Task Management

As a consultant with several clients, it is of utmost importance that each of my clients feels that he or she is getting the top treatment from me. I rely heavily on recommendations from my clients to fuel my business, and this in turn requires that I treat my clients well. Part of this is maintaining a rapid response time for all clients, so that they feel that I listen to them, and respond appropriately.

The problem on my end of this is simple. With several active clients, each of whom requires that I perform some task or another, how do I maintain a good relationship with all of them? Obviously, some tasks are more critical than others, but a client who has many low-priority tasks still requires a response, even if other clients keep raising high-priority items to be dealt with.

The system I use is fairly simple to implement, though the times I mention are meant as a general guideline, and can be changed according to need. Each client I work for, when they submit a task, is given an immediate response time. So if Client A submits a low priority task, I may inform him that the task will be completed within 3 weeks. This is based on the amount of work I currently have, plus some space for new high-priority tasks that might come in before the three weeks. However, if nothing else comes into play during that time, I may complete the task earlier. From the client’s perspective, since I have provided a time frame for the task, they are tolerant of a delay in getting their task completed, as long as I abide by the time line I provided.

On my end, I simply keep a list of all active tasks. I have some projects which are ongoing, and last for potentially months at a time. For those, I try not to provide an absolute date for the final product, but instead, give a range which is refined as we approach the end of the project. In order to be able to work on those projects, I designate about 50% of my available time to all my new projects (more if the schedule is light that week). The other 50% is divided among short-term tasks, fixing bugs, making small changes, and maintainance. As a new task is sent to me, I add it to my list of active tasks, either under the short-term work or under the long-term work. Within that group, it is prioritized and assigned a completion date (or range, in the case of long-term work). Any future tasks that are sent in are then prioritized without moving any tasks that are already planned.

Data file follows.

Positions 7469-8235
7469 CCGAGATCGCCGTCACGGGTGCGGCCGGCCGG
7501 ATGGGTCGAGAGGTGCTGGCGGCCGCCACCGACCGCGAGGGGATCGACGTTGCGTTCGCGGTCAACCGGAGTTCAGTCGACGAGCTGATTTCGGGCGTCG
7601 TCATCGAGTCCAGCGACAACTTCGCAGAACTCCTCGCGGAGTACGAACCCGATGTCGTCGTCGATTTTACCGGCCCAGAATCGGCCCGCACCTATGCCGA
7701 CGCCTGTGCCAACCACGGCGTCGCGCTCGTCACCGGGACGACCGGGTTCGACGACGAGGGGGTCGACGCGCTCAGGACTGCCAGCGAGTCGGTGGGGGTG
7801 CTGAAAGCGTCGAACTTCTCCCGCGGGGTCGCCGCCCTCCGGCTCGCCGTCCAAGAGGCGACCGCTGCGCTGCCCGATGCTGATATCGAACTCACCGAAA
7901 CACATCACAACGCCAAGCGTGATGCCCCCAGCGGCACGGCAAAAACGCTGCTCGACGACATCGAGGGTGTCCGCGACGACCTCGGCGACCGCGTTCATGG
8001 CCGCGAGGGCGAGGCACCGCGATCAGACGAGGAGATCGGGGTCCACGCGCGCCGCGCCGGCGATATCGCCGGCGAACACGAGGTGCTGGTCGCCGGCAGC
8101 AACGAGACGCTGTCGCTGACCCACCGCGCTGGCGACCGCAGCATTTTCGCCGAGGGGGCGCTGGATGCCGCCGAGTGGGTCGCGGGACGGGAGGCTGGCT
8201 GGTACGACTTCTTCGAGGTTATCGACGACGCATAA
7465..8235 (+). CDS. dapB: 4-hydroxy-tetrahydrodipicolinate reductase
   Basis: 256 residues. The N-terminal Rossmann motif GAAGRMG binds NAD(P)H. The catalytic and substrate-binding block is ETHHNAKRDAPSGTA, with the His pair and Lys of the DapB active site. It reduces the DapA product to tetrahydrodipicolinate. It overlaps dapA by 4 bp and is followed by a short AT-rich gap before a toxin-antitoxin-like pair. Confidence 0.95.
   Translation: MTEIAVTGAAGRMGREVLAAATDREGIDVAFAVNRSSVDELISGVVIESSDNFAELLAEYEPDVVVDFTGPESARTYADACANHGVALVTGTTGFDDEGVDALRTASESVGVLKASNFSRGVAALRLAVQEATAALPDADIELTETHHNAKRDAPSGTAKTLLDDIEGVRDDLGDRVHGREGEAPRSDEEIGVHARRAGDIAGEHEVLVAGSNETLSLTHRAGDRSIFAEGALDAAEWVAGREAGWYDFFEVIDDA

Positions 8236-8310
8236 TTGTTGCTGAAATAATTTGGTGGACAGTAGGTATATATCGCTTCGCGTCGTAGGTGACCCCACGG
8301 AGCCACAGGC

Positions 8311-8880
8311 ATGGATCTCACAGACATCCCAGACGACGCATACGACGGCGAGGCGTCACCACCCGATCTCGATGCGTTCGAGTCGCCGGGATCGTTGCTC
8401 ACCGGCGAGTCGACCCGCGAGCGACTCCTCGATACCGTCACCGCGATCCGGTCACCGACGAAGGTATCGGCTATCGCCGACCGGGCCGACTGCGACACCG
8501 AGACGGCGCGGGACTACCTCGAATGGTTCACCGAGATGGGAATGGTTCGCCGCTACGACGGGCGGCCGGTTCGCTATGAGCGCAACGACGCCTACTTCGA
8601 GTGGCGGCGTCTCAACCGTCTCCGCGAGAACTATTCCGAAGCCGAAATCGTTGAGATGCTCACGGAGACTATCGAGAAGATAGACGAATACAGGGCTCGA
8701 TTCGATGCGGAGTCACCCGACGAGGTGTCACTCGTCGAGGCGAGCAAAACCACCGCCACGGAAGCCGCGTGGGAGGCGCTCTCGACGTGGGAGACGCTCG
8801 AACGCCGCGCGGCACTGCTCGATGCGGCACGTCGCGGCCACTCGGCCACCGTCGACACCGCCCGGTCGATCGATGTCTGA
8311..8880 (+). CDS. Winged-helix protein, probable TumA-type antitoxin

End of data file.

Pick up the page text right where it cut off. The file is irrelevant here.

I don’t use any special tools or software to keep track of my work. I find that a pen and paper work just fine, as long as you keep that information highly visible. What I actually use is Excel, listing each task, who reported it, the time to complete it, and the completion date I provided the client. I also mark the last date that I worked on that project, and what version of the project that particular item is meant to be included with. That allows me to group pieces of work together and bundle them into single releases.

If you have another system for prioritizing across multiple clients, I would love to hear about it. My process is a work in progress, so I am very interested in hearing other methods of managing your workload.